- Equine Columns by Tracy Dowson -

Marketing Horse Performances
to the General Public


by Tracy D. Dowson

Horses' and their riders are entertaining and that special presence can be translated to the stage -- if the show is managed properly. This column will explore how one person brought her dream of an equine related performance to the masses and had them begging for more.

An Evening of Dancing Horses brought laughs, standing ovations, cheers and tears to a privileged audience at the Denver Events Center last January. Whether it was laughing with the Phantom Hill Junior Young Riders' stick horse quadrille, cheering with excellent movements of the freestyle dressage and reining horses, or tearing- up with the lonesome cowboy songs of Michael Martin Murphy, the beauty of horses tilled the hearts and minds of everyone in attendance.

When a horseman sees a horse performing well, he knows it, but when it can be translated to an audience of over 5,000 horsemen and non-horsemen alike, it's sheer magic. It takes many hours of hard work and a great deal of foresight to bring a large scale production to life. But what makes it an enchanting event?

This event was coordinated by a soft-spoken woman named Sandi J. Pence who has been involved with horses, in many capacities, all other life.

Sandi is employed by the National Western Stock Show to manage the ASHA horse show portion of the National Western and was asked to fill an empty evening while the show horses were moved out to make room for the draft horse and mule show. I wanted Sandi to tell us how she brought the world of horses to the general public and had them pleading for more.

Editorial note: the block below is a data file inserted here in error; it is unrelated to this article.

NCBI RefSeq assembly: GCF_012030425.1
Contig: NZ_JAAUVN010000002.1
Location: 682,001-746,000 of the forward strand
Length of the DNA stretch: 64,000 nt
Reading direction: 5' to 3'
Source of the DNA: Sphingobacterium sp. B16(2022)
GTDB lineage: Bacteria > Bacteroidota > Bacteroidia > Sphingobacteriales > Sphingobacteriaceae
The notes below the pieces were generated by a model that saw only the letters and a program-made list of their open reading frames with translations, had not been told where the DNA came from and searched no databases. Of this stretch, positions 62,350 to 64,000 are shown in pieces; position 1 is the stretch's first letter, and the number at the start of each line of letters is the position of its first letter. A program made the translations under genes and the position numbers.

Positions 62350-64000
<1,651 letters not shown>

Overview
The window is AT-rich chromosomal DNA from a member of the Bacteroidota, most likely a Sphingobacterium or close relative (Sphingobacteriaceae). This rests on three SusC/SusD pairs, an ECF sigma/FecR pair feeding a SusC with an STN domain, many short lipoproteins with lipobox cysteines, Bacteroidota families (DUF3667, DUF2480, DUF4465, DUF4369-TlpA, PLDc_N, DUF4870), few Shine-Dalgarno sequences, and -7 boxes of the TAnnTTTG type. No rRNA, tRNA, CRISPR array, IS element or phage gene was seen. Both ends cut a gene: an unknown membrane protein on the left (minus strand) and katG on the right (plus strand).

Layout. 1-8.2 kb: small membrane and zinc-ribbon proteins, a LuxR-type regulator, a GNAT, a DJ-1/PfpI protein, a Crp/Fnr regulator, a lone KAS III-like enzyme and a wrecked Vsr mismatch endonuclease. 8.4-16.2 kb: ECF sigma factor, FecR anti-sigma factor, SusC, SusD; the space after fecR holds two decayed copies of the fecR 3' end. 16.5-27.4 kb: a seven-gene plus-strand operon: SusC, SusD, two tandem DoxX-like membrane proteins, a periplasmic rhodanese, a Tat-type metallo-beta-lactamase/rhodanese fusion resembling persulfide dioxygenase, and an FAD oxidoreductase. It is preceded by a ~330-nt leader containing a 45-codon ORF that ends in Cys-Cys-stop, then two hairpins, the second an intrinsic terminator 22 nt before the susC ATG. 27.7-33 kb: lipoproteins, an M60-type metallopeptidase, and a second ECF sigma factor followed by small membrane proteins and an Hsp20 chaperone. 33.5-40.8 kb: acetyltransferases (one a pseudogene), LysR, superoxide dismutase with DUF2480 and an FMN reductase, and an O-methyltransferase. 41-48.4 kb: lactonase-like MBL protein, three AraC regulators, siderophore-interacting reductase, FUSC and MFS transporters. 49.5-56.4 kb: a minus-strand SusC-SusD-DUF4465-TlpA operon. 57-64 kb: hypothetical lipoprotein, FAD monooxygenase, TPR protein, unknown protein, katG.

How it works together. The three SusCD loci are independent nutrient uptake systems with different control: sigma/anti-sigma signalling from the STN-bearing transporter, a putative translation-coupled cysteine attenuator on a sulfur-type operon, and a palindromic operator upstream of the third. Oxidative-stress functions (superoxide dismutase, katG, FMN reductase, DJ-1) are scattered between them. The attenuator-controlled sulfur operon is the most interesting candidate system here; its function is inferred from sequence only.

In a society where horses and horse activities are being squeezed out by development and lifestyle changes, it is more important than ever to keep horses in front of the general public and in the most favorable light possible. We must always remember that we are marketing our horses to non-horse owners every time non-horse owners watch horses or equine events. Sandi was looking for something that was, "different, non-competitive and entertaining." And dressage was one event that had rarely been seen by the usual audience at the large and historical event that is the National Western Stock Show.

"The first year (1996) we put together a small program in about 4 -6 weeks." Sandi admitted. She gathered some of the programs she had seen put together by Rocky Mountain Dressage Society previously and added a little extra for transitions between the dressage freestyles. Even with the limited time and resources the event was standing room only by individuals who had paid general admission to gain gate entry to the NWSS. It was obvious that people were hungry to see horses performing to music in a non-competitive atmosphere. The response was a little unexpected because Denver has a reputation for being a "big little cow-town." NWSS is where audiences have gathered to watch rodeo and cattle judging classes for over 90 years.